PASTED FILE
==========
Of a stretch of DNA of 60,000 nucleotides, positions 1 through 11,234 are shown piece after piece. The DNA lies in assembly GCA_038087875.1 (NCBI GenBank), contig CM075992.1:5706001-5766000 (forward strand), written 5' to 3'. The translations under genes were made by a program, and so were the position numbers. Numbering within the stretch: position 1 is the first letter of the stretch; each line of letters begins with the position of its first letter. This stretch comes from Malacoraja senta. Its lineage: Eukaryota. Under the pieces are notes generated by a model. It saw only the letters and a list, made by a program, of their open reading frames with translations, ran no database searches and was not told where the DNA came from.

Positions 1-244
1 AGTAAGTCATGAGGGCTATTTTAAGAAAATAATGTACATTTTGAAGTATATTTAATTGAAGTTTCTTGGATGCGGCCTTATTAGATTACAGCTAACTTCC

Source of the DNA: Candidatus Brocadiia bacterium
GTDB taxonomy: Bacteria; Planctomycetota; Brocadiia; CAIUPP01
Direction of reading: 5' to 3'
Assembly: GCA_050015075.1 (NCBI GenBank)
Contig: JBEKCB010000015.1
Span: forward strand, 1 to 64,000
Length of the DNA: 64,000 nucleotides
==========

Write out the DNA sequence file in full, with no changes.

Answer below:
Of a stretch of DNA of 60,000 nucleotides, positions 1 through 11,234 are shown piece after piece. The DNA lies in assembly GCA_038087875.1 (NCBI GenBank), contig CM075992.1:5706001-5766000 (forward strand), written 5' to 3'. The translations under genes were made by a program, and so were the position numbers. Numbering within the stretch: position 1 is the first letter of the stretch; each line of letters begins with the position of its first letter. This stretch comes from Malacoraja senta. Its lineage: Eukaryota. Under the pieces are notes generated by a model. It saw only the letters and a list, made by a program, of their open reading frames with translations, ran no database searches and was not told where the DNA came from.

Positions 1-244
1 AGTAAGTCATGAGGGCTATTTTAAGAAAATAATGTACATTTTGAAGTATATTTAATTGAAGTTTCTTGGATGCGGCCTTATTAGATTACAGCTAACTTCC

Source of the DNA: Candidatus Brocadiia bacterium
GTDB taxonomy: Bacteria; Planctomycetota; Brocadiia; CAIUPP01
Direction of reading: 5' to 3'
Assembly: GCA_050015075.1 (NCBI GenBank)
Contig: JBEKCB010000015.1
Span: forward strand, 1 to 64,000
Length of the DNA: 64,000 nucleotides